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12.12.07

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The World on a String: Local music scene stalwart Bob Burnett makes a crucial change to a seven-string guitar on his new album.

The World on A String

On 'When You Hear Music,' Santa Cruz music scene stalwart Bob Burnett explores a new instrument: the seven-string guitar.

By Paul Davis


Bob Burnett isn't technically a Santa Cruz local—by purists' standards, the fact that he was born and grew up in New Jersey disqualifies him from that esteemed designation. But after having put his time in over the course of three decades as the consummate Santa Cruz working musician, he's certainly earned a place on the short list for honorary localhood. Burnett moved to town in 1978, when he came to visit his sister and fell in love with the place. In the decades since, he's rarely taken the spotlight but has nevertheless played an essential role in the Santa Cruz music community. Some may recognize him as half of the duo he formed with ex-wife Laurie (known now as Dizzy Burnett) in the 1980s. Others will know him for his role in Pele Juju during the band's final five years (he also accompanied the band during its 2006 reunion), while for fans of local improv theater, Burnett will be a familiar face from his work with the venerable troupe Um ... Gee ... Um ... , for which he provides improvised incidental music.

But it's been a long time since he took front stage as a solo artist. His last release was 1998's Loops & Lines, a well-regarded loop- and sample-based project. His new effort, When You Hear Music, comes almost a decade later, and it finds Burnett taking many of the concepts he teased out with Loops & Lines in unexpected directions—starting with the move away from electronic reproduction in favor of a live band.

"I'm not using loops and samples as much as I was," Burnett says. "Some of the tunes will be in that kind of form, but I'll have a live bass player playing the part that would have been looped bass on the last album. That influence comes from modal jazz, where you have a bass line and then improvisation over it."

While Burnett's use of live players to reproduce the trancelike allure of looped bass might initially seem redundant, Burnett finds that live players afford him much more freedom. "It can be a little bit freer when you're not playing to something that is prerecorded," he explains. "When playing along to a loop, everybody has to be in sync with the loop. With a live musician they can be improvising and doing variations on loop-type lines, so the individual musicians can put themselves into the composition."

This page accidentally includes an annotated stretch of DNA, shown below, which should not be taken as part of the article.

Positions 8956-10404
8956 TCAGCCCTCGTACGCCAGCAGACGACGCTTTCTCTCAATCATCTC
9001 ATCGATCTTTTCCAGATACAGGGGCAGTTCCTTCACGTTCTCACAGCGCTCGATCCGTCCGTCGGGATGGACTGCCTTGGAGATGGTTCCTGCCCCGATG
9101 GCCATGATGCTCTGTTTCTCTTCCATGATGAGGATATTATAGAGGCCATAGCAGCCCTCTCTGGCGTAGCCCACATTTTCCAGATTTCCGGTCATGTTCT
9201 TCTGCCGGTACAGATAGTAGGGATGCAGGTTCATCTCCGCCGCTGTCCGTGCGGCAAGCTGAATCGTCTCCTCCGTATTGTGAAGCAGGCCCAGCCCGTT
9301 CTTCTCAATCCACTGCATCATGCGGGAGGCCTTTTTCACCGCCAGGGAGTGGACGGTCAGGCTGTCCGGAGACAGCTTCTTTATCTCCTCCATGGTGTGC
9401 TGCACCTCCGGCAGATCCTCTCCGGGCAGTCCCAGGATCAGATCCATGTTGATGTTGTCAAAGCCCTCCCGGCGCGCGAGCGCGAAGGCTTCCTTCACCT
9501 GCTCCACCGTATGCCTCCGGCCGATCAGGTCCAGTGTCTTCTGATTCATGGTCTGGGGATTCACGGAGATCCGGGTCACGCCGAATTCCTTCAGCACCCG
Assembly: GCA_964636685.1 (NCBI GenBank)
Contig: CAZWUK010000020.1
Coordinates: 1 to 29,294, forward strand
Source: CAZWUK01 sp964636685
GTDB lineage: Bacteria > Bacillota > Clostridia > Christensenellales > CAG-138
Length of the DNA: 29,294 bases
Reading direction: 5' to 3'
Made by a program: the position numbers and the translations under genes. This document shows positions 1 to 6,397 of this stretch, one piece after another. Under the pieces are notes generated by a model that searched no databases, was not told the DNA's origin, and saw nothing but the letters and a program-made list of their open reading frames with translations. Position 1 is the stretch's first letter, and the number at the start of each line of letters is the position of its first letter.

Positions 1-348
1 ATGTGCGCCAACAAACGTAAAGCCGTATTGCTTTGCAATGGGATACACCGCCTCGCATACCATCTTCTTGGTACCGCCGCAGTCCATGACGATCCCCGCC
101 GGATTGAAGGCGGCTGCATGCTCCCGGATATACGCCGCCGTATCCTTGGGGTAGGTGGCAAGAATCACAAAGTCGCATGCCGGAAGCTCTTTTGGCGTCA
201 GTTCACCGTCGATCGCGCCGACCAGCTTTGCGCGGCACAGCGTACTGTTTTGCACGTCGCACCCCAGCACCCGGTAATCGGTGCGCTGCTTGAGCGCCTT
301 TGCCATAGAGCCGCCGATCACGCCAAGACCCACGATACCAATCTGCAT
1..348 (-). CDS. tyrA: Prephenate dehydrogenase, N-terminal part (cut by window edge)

Another noticeable change with When You Hear Music comes with Burnett's embrace of the seven-string guitar, a customized instrument popularized by jazz impresario Charlie Hunter. Though Burnett has traded his six-string in for the seven, the change didn't come particularly easily. "A mutual friend of Charlie Hunter and I turned me on to the seven-string. I couldn't get into it—I tried it and hated it, but then kept thinking about it for six months, all the additional notes to play. After that, I decided to give it a try—that was about four years ago." As a working musician who keeps the lights on performing at restaurants around town, Burnett didn't have the luxury of holing up and perfecting a new style of playing. Instead, he threw himself into the seven-string guitar immediately. "It was kind of on-the-job training," he says. "I'm a full-time musician; as soon as I picked it up, I started bringing it to gigs and using it."

With When You Hear Music, Burnett has expanded all of his previous boundaries, and it appears to be paying off. The album has entered rotation at L.A. radio station KJAZ and is getting a lot of notice online. And after years of lying low, it appears the Bob Burnett solo machine might be kicking into full gear—the Kuumbwa CD-release show will be recorded for a pending 2008 live release. For a man who has averaged an album a decade, it's guaranteed to be a special performance to get the live album treatment.

"We're going to be playing some new material that hasn't been recorded," he says. "We have a stellar group of musicians, and we have a very special guest—but I can't mention who it is." Burnett is coy as to who that player may be, but considering the impressive names in his address book, the surprise guest is unlikely to disappoint.


BOB BURNETT's CD-release show for 'When You Hear Music' happens Thursday, Dec. 13, at 8pm at the Kuumbwa Jazz Center, 320 Cedar St., Santa Cruz. Tickets are $10 adv/$13 door, or $21.50 with dinner; 831.427.2227.


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